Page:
ATREE Interdisciplinary Summer School in Water and Society June 15th-27th, 2015 at Bangalore

A Summer School in Water and Society was held at ATREE from June 15-26, 2015.

Application Process
The summer school advertisement was widely circulated 6 months ahead of time to various universities, through talks given at TERI University, IIT Madras, IIT Mumbai, TISS etc. by the PIs as well as through ads in the Indian journals Current Science and Economic and Political Weekly.
Out of a strong pool of 105 applicants, 25 applicants were chosen and 23 attended the school (there were two last minute drop outs due to illness). Of these 8 were natural scientists, 11 were social scientists and 4 had interdisciplinary backgrounds.

Objective of Summer School
The objective of the summer school was to build research capacity in interdisciplinary approaches to water issues in early career researchers. Specifically, to help researchers fill lacunae and bridge intellectual disciplinary and research-practice barriers.

Approach of Summer School
The summer school began with an excellent overview on the water sector by R. Vishwanath of Biome Environmental Solutions. The third day of the summer school included a invitation to a Hasiru Habba (or green fair) concert and programme including a moderated discussion on Bengaluru’s water and dinner at a local organic restaurant and store.

The school included main four capacity-building components.

  1. Common foundation and core concepts:
    Over the first few days of the summer school, students were exposed to core concepts covering the main factors that impact water availability and water quality. The intensive lecture based component was designed to help students achieve a common vocabulary in all aspects of water and society. The course work started and ended with two interdisciplinary sessions.

    The first session covered basic introduction to interdisciplinarity and the value-laden nature of research. This was followed by lectures covering each of the following factors: Hydrology and Climate, Fate and transport of contaminants, Technology and Demography, Economics, Social and Political factors and Institutions. The final interdisciplinary theory session covered assessment methods – tools such as risk assessment, multi-criteria analyses or cost-benefit analyses that might be draw on multiple disciplines to make decisions.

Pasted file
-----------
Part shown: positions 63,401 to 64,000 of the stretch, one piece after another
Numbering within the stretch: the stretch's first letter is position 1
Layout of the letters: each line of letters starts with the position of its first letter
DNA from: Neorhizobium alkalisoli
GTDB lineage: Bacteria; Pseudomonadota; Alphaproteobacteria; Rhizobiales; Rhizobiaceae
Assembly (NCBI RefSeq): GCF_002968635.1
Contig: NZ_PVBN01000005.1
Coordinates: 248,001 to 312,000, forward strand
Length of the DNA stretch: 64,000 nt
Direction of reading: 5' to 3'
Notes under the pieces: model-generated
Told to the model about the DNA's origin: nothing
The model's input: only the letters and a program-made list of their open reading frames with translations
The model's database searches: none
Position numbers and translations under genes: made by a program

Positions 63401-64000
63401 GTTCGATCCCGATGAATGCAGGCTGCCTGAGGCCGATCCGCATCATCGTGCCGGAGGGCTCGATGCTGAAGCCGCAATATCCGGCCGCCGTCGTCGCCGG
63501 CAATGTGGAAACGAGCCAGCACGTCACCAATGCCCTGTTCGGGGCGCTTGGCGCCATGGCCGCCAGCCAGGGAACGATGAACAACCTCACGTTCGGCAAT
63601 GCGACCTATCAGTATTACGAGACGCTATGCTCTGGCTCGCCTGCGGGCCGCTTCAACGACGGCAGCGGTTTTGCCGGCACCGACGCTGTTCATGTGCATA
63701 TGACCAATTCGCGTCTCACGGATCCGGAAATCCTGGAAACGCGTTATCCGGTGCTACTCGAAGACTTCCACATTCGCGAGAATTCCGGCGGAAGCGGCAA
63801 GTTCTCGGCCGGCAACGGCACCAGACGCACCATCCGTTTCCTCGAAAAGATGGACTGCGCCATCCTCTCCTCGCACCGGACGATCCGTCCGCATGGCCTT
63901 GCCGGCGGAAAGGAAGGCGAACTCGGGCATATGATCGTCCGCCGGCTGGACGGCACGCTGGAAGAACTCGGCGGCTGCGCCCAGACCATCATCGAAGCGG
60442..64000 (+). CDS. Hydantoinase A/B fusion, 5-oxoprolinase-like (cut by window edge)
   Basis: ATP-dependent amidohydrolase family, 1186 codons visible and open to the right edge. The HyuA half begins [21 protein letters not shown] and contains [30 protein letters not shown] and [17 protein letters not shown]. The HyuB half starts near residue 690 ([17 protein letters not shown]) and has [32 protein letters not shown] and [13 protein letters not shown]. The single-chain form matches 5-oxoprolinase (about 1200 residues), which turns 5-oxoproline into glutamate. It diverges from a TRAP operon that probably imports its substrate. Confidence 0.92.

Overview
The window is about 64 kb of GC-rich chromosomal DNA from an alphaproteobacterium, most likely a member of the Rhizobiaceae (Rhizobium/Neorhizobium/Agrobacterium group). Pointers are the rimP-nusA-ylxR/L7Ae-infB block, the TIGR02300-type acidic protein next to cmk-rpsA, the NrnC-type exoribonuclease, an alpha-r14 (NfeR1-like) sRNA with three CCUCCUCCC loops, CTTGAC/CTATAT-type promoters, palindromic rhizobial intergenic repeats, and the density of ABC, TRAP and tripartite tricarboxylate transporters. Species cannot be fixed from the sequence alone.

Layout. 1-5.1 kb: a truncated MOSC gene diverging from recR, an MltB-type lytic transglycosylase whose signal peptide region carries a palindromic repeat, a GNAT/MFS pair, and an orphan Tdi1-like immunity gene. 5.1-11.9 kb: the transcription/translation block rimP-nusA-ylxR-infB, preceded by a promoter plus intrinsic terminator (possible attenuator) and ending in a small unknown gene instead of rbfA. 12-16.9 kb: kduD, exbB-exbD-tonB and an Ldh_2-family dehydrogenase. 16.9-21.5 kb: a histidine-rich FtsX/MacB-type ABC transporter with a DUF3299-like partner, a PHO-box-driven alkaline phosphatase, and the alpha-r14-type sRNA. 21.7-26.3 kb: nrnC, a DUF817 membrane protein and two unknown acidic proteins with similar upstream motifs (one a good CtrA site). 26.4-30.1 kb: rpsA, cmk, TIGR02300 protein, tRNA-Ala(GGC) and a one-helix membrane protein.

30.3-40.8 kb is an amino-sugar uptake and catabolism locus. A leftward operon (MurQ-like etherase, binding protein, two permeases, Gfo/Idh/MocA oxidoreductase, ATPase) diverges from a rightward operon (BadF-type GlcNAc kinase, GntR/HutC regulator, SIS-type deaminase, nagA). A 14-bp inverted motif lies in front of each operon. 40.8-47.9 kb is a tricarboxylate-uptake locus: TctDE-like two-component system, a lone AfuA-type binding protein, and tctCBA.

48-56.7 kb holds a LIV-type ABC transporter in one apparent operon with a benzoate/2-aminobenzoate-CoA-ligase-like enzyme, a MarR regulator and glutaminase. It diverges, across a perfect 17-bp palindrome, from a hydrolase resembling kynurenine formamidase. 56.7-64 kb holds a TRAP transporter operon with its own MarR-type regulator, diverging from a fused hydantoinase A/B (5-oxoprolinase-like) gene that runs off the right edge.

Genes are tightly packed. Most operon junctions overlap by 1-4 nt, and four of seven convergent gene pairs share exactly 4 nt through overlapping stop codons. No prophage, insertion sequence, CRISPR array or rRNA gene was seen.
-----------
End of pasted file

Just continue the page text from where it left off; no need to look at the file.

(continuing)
2. Interdisciplinary case studies:
    Following this students were exposed to three case studies in water to help them understand how a problem-driven research question might actually be answered.
    There were three case studies by Himanshu Thakkar (groundwater in Madhya Pradesh), Veena Srinivasan (urban water in Chennai) and Priyanie Amerasinge (water pollution in the Musi River Basin).
  3. Field trips:
    Two day-long field trips were undertaken.

    Field Trip 1: Jakkur Lake and TG Halli Catchment
    Students were taken to Jakkur Lake and Sewage Treatment Plant (STP) near ATREE widely purported to be a “model lake”. Here they were exposed to the workings of STPs as well as the wider problem of Bangalore’s lakes.
    Next, we visited the Aralmallige watershed. The students saw the weather station, one of the check dams we are monitoring and a tank. For many students, this was their first exposure to actual watershed features. The students also enjoyed a one-on-one interaction with Mr. Mallesh the President of the Aralmallige Gram Panchayat.
    Finally, we visited TG Halli Reservoir. Here the students got to see first-hand, the problems of decline in inflows and water quality deterioration of the reservoir.

    Field Trip 2: Peenya Industrial Area and Byramangala

    The purpose of field visit was to increase awareness among students about the problems related to water pollution as a result of rapid urbanization/industrialization. Students were taken to the Vrishabhavathy stream which originates from Bangalore city and receives effluents from industrial and domestic sources. Though most students grew up in urban areas, many were seeing the scale of water pollution problems in cities for the first time.
    Next we visited Byranmangla tank which receives wastewater from Bangalore city. The Byramangala tank water is used by downstream farmers for irrigation. The students were taken around the peri urban villages to observe impact of urban wastewater flows on peri urban villages.

  4. Working in interdisciplinary research groups
    The final component involved students working in interdisciplinary teams, to develop a problem driven research proposal. The 3-day team-work (assisted and facilitated by the four faculty) culminated in a 20 min proposal presentation on the last day. The 23 students were divided into six groups.

    This “learning by doing” component was a new experiment for us and overall, we believe it was successful. All six groups far exceeded our expectations.
    The following topics were covered:
    Group A: Irrigation efficiency in Tamil Nadu - impacts and trade-offs from field to basin scale
    Group B: Finding solutions for effective groundwater regulation
    Group C: Causes and impacts of crop failure in Cauvery delta.
    Group D: Possible impacts of new groundwater deregulation law in West Bengal.
    Group E: Can Decentralised wastewater reuse solve Delhi's water problem?
    Group F: Effectiveness of lake conservation efforts on water quality in Bengaluru lakes